I just viewed a webinar from Nasdaq which talks about using sentiment analysis to predict price movements in stocks. You can find the webinar here, very interesting subject. The presenter shows that the sentiment in many cases are an early predictor of the price movement. Of course the webinar is also a sales pitch for the new analytics hub that Nasdaq has build which currently consist of nine datasets, one of them are the sentiment data. All the nine datasets are in the group of “alternative data” which is all the new rage in the financial sector.
Read more to get an overview of the key points from the webinar and a few my takes on pitfalls in this area and how to do similar sentiment analysis on you own.
First an overview of the key points from the webinar.
Data generated worldwide roughly consist of two types:
The structured data are the data that is generated by the exchanges like prices, dividends and so on.
All the remaining data are unstructured data, it consist of twitter posts, satellite images, Facebook posts, chat messages, counting cars in Walmart parking lots and everything else. So it is a very broad area. The thought is that this data can be used to provide extra alpha to a trading strategy, but it is more difficult to analyse than the structured data. But it is catching on because of machine learning.
The amount of unstructured data generated each second is the same as New York Stock Exchange generates in a whole day.
The presenter argues that as the growth of the Internet increases, the return from hedge funds go down. This might be due to the possibility that any person with an Internet connection are able to find there own alpha, if they are able to ask the right questions. Information are no longer just reserved for Wall Street. This trend is shown in the image below.
I apologize for the fuzzy image quality, they are screenshots from the webinar which was not the best in resolution.
Their dataset tracks the sentiment on twitter data. They process around 2500 tweets a second. Each tweet are analysed by an algorithm for sentiment, that is, is the tweet positive or negative and which instrument is it about. This data are then used to plot a graph of how sentiment change over time. The argument to why this works is the “wisdom of the crowd”. For example many netflix users are on twitter and if netflix starts to get in trouble it should show up in negative tweets. Similar for positive sentiment.
This is shown in the graph for S&P 500 with sentiment below.
On top there is the price movement for S&P 500, in white/grey. The red/green part is the sentiment, and the dashed line is the average of the price above. It is easy to see that there are overlaps between green sentiment and price going up and red sentiment price going down. So in this case the hypothesis holds.
The presenter showed many charts where the same pattern was repeated. Only place where he thinks this pattern breaks down are if there are low amounts of data. Like a very boring company or sector. I would expect that utilities would be difficult to predict with this data because nobody tweets about them. But companies like Apple, Netflix, GoPro and similar are probably going to give good correlation because there are actually people tweeting about them all the time.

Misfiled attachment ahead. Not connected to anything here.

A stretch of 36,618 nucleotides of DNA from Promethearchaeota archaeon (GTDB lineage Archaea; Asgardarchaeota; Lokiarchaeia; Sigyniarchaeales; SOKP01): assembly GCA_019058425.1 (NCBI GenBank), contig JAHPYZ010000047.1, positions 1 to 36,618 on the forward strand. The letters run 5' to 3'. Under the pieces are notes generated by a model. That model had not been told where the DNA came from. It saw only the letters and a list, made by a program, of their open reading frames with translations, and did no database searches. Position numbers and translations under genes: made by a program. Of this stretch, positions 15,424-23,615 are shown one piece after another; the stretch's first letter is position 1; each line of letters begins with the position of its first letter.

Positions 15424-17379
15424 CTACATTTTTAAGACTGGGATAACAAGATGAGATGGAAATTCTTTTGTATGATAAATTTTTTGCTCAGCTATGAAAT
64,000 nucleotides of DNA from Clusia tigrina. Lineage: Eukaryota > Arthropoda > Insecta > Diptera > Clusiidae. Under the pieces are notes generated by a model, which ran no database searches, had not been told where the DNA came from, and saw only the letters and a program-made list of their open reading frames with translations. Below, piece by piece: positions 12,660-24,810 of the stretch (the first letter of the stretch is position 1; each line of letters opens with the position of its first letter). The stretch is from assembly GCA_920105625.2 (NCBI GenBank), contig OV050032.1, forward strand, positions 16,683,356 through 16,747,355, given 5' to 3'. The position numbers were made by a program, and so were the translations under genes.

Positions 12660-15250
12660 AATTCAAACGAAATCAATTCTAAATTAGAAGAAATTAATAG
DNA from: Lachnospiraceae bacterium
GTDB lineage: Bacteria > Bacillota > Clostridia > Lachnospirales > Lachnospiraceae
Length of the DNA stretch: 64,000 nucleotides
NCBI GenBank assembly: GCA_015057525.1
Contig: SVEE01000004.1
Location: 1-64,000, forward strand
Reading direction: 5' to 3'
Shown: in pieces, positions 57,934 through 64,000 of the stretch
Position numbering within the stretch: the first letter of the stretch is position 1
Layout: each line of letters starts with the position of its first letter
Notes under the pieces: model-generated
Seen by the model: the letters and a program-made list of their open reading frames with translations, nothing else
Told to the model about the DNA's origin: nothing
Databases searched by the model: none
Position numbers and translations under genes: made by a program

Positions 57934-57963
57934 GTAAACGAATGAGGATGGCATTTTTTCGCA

They have history going back to 2007. When asked about how to apply this data to stock picking he talked about looking at the sentiment for three different levels.
- The broad market
- The sector
- The specific stock
But that is no different from most other stock picking methods I think. The presenter did not go into any details about how to apply this anyway.
Finally they showed a performance graph for a simple trading strategy that applies the sentiment data.
The strategy is a very simple momentum strategy, if the sentiment is positive for the last 5 days, expect momentum up and buy. And reverse for sell. If the performance is true I think this data is very promising to have part of a trading strategy.
Can I use this type of data in my own strategy?
I would say, it depends, as with every other choice in a strategy. That sentiment adds values to the decision process makes logic sense to me. But as iSentium describes, it is highly dependent on data volume. So if you trade the US large cap market I think twitter data are great. But if you trade German small cap, I think it will be difficult to get enough data to make any reasonable sentiment analysis.
But if your trading universe correlates with high volume of chatter on social media and in newspapers it seems to be worth while to try it out. There exist different datasets, not just iSentium but quandl also has datasets that are possible to use. I don’t have any experience about any of them but I might compare them to my own sentiment analysis system at a later time.
Roll you own sentiment analysis system
It sounds harder than it is. To be useful we need three parts
- A way to retrieve texts that is up to date and about our instruments
- A way to classify which instrument the text is about
- A way to evaluate sentiment of the text, is it positive or negative
I will cover this in part 2 of this series. So keep posted.
Also published on Medium.